Paperback cookery books aren’t really designed to last twenty years or more if they have any sort of usage, but my copy of
Oddly enough I didn’t cook much from it, but refer to it still for its picture of a vanished world, emphasized by ED’s own inclusion of cameos from what was to her the fairly distant, but not remote, past – Escoffier on a shooting weekend in Haute Savoie, a glimpse into a bourgeois household of the 1870s, cooking the same things that ED was herself encountering on her travels around France – but I can remember now how impressed I was at her recipe for potage bonne femme. This couldn’t be any more straightforward: potatoes, carrots, leeks, water, and some butter. Furthermore, the carrots aren’t even essential. I was deeply impressed that something so apparently banal could have so much flavour. This woman really knows her stuff, I thought, and still do, in spite of our problem with the duck.
This dish is also simple but you have to pay attention in the cooking or you will end up with a delicious but shapeless mess. It is something that has to be done just before it is eaten, so it will take you away from the table for five minutes, but the result is spectacular. You can use different alcohols to flavour it, but I think Grand Marnier is best.
You will need a large frying pan you can put in the oven, preferably a 25cm or 30cm heavy steel pan, but a non-stick one will do.
Put the egg yolks in a bowl about 20cm in diameter and the whites in a large bowl – copper if you have it, otherwise steel or glass. Using a whisk or an electric beater, beat the yolks very well with the sugar, orange rind and Grand Marnier, until the mixture has thickened and become pale, and the sugar has dissolved. Quickly wash the beaters, dry them thoroughly, and whip the egg whites until they stand in stiffish peaks. With a rubber spatula scrape the egg yolk mixture on to the egg whites and fold them together, cutting down through the middle, and up the sides and over, turning the bowl slightly with each stroke.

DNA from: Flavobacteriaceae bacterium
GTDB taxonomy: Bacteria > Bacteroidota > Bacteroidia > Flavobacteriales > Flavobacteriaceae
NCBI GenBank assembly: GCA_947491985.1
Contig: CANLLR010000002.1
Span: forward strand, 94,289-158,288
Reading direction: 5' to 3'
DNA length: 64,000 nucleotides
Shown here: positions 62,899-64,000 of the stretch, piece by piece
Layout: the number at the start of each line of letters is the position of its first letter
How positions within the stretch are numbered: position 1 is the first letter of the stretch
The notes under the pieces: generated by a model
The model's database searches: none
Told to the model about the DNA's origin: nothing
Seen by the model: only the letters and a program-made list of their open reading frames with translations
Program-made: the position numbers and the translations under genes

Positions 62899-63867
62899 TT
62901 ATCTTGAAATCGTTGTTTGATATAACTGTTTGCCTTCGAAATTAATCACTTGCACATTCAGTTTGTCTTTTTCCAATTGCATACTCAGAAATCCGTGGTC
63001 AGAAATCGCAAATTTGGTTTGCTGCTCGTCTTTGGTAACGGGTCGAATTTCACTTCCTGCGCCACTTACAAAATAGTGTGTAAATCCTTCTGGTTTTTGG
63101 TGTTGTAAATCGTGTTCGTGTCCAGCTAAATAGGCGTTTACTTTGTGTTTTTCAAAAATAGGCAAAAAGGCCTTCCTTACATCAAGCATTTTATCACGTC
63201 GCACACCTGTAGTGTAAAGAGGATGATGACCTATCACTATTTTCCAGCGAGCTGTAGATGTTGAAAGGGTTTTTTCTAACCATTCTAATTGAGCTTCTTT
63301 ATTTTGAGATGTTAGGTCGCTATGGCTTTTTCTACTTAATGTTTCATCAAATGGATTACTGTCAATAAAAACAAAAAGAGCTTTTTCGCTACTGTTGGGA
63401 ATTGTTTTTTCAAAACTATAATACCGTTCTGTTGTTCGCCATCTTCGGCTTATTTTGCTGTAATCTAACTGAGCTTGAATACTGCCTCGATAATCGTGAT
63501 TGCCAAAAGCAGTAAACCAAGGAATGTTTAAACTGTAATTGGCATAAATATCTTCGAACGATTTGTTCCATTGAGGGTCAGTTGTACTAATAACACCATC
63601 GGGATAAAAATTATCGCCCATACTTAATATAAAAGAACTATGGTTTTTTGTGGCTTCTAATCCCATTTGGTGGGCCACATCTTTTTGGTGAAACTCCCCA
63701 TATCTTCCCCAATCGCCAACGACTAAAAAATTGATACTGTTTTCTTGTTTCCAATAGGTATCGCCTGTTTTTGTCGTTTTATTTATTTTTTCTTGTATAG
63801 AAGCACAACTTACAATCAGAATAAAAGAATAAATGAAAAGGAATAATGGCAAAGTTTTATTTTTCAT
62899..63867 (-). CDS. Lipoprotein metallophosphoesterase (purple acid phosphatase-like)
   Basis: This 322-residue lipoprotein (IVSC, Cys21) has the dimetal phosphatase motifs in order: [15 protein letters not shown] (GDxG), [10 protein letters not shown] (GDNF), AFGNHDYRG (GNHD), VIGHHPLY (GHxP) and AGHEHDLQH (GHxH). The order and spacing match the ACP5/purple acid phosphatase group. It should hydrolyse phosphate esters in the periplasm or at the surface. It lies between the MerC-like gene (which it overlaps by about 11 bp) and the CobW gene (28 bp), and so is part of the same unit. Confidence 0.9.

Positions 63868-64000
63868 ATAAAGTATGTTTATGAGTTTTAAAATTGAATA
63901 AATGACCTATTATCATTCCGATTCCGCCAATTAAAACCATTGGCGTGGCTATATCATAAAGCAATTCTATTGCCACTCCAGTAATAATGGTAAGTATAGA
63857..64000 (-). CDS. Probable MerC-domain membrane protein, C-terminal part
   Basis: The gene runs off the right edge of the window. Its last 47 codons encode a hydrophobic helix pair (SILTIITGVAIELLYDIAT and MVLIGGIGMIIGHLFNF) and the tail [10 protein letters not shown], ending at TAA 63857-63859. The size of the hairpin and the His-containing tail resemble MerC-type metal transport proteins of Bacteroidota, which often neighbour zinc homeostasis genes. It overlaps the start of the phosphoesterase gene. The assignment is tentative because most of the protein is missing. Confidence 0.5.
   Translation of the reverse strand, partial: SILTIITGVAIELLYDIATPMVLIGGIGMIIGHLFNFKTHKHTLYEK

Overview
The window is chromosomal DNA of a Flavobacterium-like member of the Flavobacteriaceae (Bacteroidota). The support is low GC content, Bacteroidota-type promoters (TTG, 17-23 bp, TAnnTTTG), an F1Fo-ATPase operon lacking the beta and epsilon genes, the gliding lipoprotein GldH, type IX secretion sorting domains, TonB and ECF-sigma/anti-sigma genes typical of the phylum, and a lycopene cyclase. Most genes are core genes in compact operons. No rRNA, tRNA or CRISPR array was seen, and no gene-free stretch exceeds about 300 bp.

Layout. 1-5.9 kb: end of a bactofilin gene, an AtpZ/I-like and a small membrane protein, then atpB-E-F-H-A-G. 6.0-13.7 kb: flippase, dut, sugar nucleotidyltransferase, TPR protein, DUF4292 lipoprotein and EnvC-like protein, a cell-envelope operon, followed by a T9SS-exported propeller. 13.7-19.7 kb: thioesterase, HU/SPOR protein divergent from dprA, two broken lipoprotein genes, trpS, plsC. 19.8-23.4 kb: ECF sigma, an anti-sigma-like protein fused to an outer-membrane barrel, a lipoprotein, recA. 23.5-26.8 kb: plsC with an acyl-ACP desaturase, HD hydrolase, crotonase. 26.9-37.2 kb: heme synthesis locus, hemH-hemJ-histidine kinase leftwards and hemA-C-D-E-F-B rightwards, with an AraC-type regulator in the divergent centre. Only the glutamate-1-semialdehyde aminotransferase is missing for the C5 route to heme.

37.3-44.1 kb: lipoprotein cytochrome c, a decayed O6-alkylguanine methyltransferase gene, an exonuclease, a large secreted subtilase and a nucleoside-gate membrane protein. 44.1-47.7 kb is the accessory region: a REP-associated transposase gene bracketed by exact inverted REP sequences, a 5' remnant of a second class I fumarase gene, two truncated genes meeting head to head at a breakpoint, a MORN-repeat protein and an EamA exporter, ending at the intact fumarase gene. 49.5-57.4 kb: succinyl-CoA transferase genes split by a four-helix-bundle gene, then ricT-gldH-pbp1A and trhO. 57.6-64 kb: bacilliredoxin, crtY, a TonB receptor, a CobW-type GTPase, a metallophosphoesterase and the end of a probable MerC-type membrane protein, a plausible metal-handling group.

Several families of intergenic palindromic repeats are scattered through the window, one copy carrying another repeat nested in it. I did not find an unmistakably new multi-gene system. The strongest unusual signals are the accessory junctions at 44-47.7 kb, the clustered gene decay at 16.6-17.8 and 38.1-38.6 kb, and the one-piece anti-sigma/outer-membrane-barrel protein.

While you are doing this, heat an ovenproof frying pan, a large flat dish and 2 or 3 plates. The pan must be pretty hot but not so hot that the butter burns. In other words, put in the butter, which should foam and splutter straightaway. It’s essential that the butter covers every inch of the pan rim to facilitate turning the thing out. Do this by tipping the pan, or better by using a pastry brush. This should ensure the omelette doesn’t stick. A few seconds after the foam has died down, pour in all the mixture, shake the pan, and leave it over the heat for about 30 seconds. Remove from the heat and put in the hot
© 2001 Stephen Bull. All rights reserved.